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Chazuke (???, ?) or ochazuke (????, from (o)cha 'tea' + tsuke 'submerge') is a simple Japanese dish made by pouring green tea,[1]dashi, or hot water over cooked rice.[2]

Common toppings include Japanese pickles[1] (tsukemono), umeboshi, nori (seaweed), furikake, sesame seeds, tarako and mentaiko (salted and marinated pollock roe), salted salmon, shiokara (pickled seafood), scallions[1] and wasabi.[1]

Chazuke provides a good way to use leftover rice as a quick snack because this dish is easy to make. It is also known as cha-cha gohan.

This dish first became popular in the Heian period, when water was most commonly poured over rice,[3] but beginning in the Edo period, tea was often used instead.[4][5]

In Kyoto, ochazuke is known as bubuzuke. [6] Since the 1970s packaged "instant ochazuke", consisting of freeze-dried toppings and seasonings, have become popular.


  1. ^ a b c d Seductions of Rice - Jeffrey Alford, Naomi Duguid. p. 213.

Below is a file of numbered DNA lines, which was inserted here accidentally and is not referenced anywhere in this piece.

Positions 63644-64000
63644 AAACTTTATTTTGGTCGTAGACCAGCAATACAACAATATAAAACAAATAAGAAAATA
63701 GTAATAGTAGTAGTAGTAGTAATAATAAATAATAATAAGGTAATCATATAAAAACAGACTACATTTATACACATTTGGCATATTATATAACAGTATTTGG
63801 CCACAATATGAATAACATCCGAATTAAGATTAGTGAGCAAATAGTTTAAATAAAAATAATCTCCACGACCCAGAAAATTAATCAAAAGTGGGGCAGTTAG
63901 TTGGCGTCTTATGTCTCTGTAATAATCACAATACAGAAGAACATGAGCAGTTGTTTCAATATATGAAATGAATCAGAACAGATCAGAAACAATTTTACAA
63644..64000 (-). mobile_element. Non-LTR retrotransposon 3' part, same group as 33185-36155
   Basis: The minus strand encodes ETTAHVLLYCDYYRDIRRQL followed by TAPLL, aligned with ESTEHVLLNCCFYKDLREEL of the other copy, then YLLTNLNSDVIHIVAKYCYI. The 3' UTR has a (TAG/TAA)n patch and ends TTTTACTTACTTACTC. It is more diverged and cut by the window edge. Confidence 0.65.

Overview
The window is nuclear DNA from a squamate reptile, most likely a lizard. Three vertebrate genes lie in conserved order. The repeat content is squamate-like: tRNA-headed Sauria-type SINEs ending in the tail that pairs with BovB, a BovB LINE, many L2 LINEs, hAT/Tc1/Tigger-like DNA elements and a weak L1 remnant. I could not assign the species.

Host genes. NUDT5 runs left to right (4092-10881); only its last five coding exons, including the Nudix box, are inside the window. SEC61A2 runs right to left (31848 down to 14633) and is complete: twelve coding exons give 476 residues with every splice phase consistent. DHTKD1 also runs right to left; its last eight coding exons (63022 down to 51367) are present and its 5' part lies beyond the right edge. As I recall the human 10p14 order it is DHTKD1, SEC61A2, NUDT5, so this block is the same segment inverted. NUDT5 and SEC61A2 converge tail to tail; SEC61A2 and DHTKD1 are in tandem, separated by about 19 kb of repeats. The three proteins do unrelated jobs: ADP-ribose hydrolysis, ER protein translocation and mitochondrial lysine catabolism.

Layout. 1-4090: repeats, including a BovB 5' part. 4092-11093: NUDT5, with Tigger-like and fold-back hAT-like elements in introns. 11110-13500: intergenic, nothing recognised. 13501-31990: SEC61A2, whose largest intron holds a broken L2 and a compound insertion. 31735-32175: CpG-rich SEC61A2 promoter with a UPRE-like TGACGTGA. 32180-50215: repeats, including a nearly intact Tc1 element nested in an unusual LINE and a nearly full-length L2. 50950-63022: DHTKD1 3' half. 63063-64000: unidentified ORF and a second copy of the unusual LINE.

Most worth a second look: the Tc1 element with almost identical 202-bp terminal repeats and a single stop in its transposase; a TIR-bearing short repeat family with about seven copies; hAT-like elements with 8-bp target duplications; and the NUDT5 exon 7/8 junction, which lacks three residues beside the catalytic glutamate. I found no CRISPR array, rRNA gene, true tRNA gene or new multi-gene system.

2. ^ Dining Guide to Japan: Find the Right Restaurant, Order the Right Dish, and Pay the Right Price - Boye Lafayette De Mente. pp. 104-105.
  3. ^ Tale of Genji 21, 27, 47, 51, 54; Pillow Book 186: "If a man that's so drunk can't help staying overnight with me, I won't serve him even a hot water rice."
  4. ^ Morisada Mankoh (Ch.4) attributes the origin of tea-rice to Edo during Meireki years, which became popular in Kansai area during Genroku.
  5. ^ "OCHAZUKE". 26 September 2015. Archived from the original on 26 September 2015. Retrieved 2016.
  6. ^ "Travel Info Bubuzuke". Machiya Residence Inn Kyoto. 2016. Archived from the original on 8 July 2015. Retrieved 2016.

External links

  This article uses material from the Wikipedia page available here. It is released under the Creative Commons Attribution-Share-Alike License 3.0.



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